I have a hard time with SUVs. I can understand drivers who appreciate a high seating position, although it gives no advantage when everyone else drives tall vehicles, too. I can understand wanting to give the impression that you’re ready to tackle the Serengeti, not just the drive to the grocery store. Signifying that you might be something more than you actually are seems to be important to many people. I understand that experience with rough-riding, truck-based SUVs made many people flee to car-based crossovers that provide the same signs of tough capability without the concomitant discomfort. What I can’t understand is the widespread willingness to push a tall, square-cornered box through the air at the cost of unnecessary fuel bills when an aerodynamic vehicle would do the same job more efficiently. But there clearly is a market for small luxury SUVs, and Mercedes-Benz thinks it needs an entrant, thus the GLK.
In the Automobile Magazine offices, opinions on the GLK’s appearance are mixed. Some think the car looks like a (not a compliment). Some like the retro squared-shapes interior quite well; others just think it looks old. In our Detroit show report last April, I characterized the GLK concept as “incredibly ugly” and noted that “more than half the grille opening is blocked by the three-bar-and-star plastic molding.” Although I doubt it, that comment might have had some influence. The production GLK is still as clumsy as the concept, but now there are only two bars in the grille and the bumper is simplified. “The bullish shape of the new GLK suggests power and agility,” says the somewhat overblown press release, tacitly acknowledging the complete lack of grace in its blocky form, clearly inspired by the ancient, military-intended Geländewagen.
In terms of appearance, my absolute favorite SUV is still the 1984 et seq. . Although it wasn’t classified as a crossover – the term hadn’t yet been invented – it did have a unitized steel body-chassis unit, as do all of today’s cute utes. The GLK is a thousand pounds heavier and a foot longer than the wonderful Cherokee, but I do wonder if Mercedes may not have profited from owning the Jeep brand and archives for a while. The GLK keeps the short-overhang proportions and the rectilinear surface aspects of the Cherokee, even if it has none of the charm of Dick Teague’s little masterpiece.
On the other hand, it has none of the low build quality or feeble on-road dynamics, and presumably none of the chronic unreliability of the beloved Jeep. The GLK is a Mercedes, after all, with all that implies. But if I wanted to buy a high-quality, German five-seat wagon without Rubicon Trail capability, I’d choose the comfortable, aerodynamically superior, front-wheel-drive B-class. I might not impress anyone with my supposed go-anywhere manliness, but I would get a lot more pleasure every time I drove that vehicle. Too bad Mercedes won’t let us have it here in the States.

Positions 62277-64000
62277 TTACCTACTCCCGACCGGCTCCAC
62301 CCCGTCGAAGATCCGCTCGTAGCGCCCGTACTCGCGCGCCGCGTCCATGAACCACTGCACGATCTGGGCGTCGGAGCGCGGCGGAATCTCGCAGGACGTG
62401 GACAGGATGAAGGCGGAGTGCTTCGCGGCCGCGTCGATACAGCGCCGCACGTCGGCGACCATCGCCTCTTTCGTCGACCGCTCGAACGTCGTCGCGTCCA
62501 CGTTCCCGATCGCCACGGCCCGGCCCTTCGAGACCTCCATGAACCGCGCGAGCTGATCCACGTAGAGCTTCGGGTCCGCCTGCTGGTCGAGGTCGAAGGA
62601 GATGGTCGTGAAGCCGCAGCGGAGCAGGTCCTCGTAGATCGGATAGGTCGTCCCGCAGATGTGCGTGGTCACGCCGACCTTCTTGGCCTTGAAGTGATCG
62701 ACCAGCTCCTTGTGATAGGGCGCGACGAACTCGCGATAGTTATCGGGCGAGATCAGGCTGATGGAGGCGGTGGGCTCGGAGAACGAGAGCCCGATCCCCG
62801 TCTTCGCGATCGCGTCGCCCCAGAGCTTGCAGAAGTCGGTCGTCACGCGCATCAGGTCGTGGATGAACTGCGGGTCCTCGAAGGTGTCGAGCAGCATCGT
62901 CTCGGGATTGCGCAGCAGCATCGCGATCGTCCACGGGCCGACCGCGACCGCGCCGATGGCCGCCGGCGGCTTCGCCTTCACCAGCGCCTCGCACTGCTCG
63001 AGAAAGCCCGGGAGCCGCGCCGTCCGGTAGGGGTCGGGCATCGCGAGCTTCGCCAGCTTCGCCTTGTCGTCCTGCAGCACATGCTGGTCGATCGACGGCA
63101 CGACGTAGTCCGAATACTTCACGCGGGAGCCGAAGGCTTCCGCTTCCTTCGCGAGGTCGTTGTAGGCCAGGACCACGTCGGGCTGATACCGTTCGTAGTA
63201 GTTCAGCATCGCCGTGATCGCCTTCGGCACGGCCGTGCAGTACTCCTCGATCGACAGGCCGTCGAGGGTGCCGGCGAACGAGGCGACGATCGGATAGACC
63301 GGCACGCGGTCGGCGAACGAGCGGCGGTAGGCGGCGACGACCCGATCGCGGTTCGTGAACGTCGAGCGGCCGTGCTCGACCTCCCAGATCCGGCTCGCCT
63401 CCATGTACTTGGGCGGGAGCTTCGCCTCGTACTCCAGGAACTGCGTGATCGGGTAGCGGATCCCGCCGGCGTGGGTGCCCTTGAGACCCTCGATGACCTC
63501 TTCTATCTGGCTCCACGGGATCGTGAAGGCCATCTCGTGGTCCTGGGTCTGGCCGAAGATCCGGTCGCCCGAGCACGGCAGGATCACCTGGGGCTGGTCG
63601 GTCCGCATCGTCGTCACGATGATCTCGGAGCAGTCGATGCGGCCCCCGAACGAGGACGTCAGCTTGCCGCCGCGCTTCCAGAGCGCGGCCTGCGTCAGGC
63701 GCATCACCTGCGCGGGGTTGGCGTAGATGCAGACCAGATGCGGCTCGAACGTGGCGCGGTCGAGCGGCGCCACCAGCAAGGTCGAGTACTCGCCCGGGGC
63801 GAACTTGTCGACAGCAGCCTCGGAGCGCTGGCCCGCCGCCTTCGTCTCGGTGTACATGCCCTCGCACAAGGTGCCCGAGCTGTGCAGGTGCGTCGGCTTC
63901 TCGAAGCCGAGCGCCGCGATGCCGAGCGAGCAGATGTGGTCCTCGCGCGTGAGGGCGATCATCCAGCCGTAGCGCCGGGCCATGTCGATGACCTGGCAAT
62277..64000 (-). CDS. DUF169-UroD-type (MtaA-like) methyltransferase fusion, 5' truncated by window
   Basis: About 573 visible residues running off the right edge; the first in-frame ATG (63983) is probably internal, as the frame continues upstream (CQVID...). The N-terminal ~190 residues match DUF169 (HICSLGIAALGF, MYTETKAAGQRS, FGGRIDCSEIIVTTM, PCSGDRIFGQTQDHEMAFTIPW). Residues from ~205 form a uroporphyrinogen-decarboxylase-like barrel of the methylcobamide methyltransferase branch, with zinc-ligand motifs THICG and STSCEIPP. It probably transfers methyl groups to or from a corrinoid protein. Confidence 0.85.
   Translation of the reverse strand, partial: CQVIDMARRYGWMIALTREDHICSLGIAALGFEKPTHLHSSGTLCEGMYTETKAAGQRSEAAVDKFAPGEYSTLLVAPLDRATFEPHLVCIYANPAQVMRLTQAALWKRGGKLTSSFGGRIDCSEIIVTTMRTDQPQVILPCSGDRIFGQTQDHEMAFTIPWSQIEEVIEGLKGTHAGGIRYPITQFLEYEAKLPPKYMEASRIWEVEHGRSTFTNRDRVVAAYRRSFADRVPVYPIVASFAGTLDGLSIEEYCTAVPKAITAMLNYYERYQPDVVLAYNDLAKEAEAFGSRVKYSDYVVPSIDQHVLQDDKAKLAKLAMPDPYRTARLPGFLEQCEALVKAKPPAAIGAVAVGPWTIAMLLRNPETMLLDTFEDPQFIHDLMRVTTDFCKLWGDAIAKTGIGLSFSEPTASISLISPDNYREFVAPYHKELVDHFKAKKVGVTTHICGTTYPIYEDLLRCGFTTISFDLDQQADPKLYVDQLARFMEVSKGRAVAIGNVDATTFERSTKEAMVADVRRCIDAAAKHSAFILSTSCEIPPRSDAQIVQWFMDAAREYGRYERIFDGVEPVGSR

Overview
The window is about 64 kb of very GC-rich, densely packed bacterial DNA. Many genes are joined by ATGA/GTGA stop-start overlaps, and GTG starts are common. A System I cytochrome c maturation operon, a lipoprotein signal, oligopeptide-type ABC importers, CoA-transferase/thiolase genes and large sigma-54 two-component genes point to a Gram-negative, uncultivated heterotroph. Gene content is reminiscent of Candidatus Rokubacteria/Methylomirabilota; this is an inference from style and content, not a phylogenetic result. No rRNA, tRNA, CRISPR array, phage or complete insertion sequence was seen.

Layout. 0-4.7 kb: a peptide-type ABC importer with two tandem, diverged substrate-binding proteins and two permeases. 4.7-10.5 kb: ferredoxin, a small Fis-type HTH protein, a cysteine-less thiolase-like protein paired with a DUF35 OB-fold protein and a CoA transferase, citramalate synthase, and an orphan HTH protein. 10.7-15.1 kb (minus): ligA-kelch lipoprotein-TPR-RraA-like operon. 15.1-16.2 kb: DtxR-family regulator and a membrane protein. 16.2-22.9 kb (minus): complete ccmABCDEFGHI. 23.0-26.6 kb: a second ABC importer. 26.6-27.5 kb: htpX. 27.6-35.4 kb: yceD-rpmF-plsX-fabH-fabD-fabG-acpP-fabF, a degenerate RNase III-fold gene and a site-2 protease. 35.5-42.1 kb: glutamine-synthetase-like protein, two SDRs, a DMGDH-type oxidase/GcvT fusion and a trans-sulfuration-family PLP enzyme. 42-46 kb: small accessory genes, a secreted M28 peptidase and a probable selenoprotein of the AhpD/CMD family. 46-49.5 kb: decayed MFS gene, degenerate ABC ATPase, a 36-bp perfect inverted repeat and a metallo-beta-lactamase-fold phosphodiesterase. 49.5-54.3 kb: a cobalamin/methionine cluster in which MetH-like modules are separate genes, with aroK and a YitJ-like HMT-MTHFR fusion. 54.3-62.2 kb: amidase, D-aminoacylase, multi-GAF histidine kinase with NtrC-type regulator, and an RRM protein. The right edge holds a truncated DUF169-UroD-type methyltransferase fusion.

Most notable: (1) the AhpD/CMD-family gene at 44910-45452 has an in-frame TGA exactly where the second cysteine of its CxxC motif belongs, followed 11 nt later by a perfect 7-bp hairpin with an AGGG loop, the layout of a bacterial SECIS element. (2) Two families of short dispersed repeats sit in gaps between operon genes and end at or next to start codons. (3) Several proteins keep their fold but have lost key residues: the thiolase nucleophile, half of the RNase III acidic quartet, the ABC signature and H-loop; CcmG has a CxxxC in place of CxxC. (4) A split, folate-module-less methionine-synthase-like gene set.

1 The only really good part of the generic rear end, apart from nice exhaust tips, is the three-pointed-star badge.
2 A fixed glass panel allows the main window to descend fully into the rear door.
3 The vestigial rear fender form is a new Mercedes shtick, reminiscent of late-1940s pontoon-fender car styling.
4 Standard nineteen-inch wheels make the GLK seem a bit handier and more compact than it really is.
5 This slashing diagonal line gives a little thrust to what is, after all, just a box, and it allows the windowsills to suggest a wedge shape as well.
6 The very awkward intersection between the hood edge and the A-pillar is exacerbated by a cutline at the pillar’s base.
7 There are a lot of sharp edges between the hood and the actual wheel opening.
8 Little round lights in a big rectangular opening are not nearly as nice as the rectangular lamps in last year’s concept car.
9 The windshield is inset behind the leading edge of the A-pillar, presumably to force airflow over the roof rather than around the corners to reduce wind noise.
10 The lower part of the grille opening is hard-edged, the upper portion softened, perhaps for pedestrian safety considerations.
11 Multifaceted lamp covers occupy the entire upper corners of the front end. Notice the little joggle at the inner baseline. Why is it there?
A There is a nice grouping of minor controls on the driver’s door panel.
B This square-cut visor above the square vent is very old-fashioned, but at least the multimedia screen is slanted toward the driver.
C Seat side bolsters would be useful in severe off-roading or high-speed cornering, neither of which is particularly likely with this vehicle.